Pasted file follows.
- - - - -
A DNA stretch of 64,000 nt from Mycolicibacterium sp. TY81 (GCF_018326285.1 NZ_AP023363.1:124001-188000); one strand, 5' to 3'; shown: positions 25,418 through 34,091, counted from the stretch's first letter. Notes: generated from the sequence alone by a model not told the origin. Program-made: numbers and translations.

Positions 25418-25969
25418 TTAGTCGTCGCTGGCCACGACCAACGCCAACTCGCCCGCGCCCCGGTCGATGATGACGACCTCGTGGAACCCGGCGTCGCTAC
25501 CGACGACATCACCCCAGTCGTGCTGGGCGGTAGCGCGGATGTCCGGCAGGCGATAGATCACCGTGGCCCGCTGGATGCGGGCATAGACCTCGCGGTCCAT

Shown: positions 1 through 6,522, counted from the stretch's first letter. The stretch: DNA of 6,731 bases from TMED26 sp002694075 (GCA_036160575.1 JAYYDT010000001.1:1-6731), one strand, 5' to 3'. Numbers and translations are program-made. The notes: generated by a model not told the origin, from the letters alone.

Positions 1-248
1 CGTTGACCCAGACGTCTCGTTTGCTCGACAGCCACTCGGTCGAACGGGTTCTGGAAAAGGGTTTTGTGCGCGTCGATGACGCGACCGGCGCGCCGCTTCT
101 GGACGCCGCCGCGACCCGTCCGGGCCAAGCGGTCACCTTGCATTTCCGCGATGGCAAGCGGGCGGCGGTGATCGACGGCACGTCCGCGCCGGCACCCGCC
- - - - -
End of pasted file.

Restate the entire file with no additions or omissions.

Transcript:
A DNA stretch of 64,000 nt from Mycolicibacterium sp. TY81 (GCF_018326285.1 NZ_AP023363.1:124001-188000); one strand, 5' to 3'; shown: positions 25,418 through 34,091, counted from the stretch's first letter. Notes: generated from the sequence alone by a model not told the origin. Program-made: numbers and translations.

Positions 25418-25969
25418 TTAGTCGTCGCTGGCCACGACCAACGCCAACTCGCCCGCGCCCCGGTCGATGATGACGACCTCGTGGAACCCGGCGTCGCTAC
25501 CGACGACATCACCCCAGTCGTGCTGGGCGGTAGCGCGGATGTCCGGCAGGCGATAGATCACCGTGGCCCGCTGGATGCGGGCATAGACCTCGCGGTCCAT

Shown: positions 1 through 6,522, counted from the stretch's first letter. The stretch: DNA of 6,731 bases from TMED26 sp002694075 (GCA_036160575.1 JAYYDT010000001.1:1-6731), one strand, 5' to 3'. Numbers and translations are program-made. The notes: generated by a model not told the origin, from the letters alone.

Positions 1-248
1 CGTTGACCCAGACGTCTCGTTTGCTCGACAGCCACTCGGTCGAACGGGTTCTGGAAAAGGGTTTTGTGCGCGTCGATGACGCGACCGGCGCGCCGCTTCT
101 GGACGCCGCCGCGACCCGTCCGGGCCAAGCGGTCACCTTGCATTTCCGCGATGGCAAGCGGGCGGCGGTGATCGACGGCACGTCCGCGCCGGCACCCGCC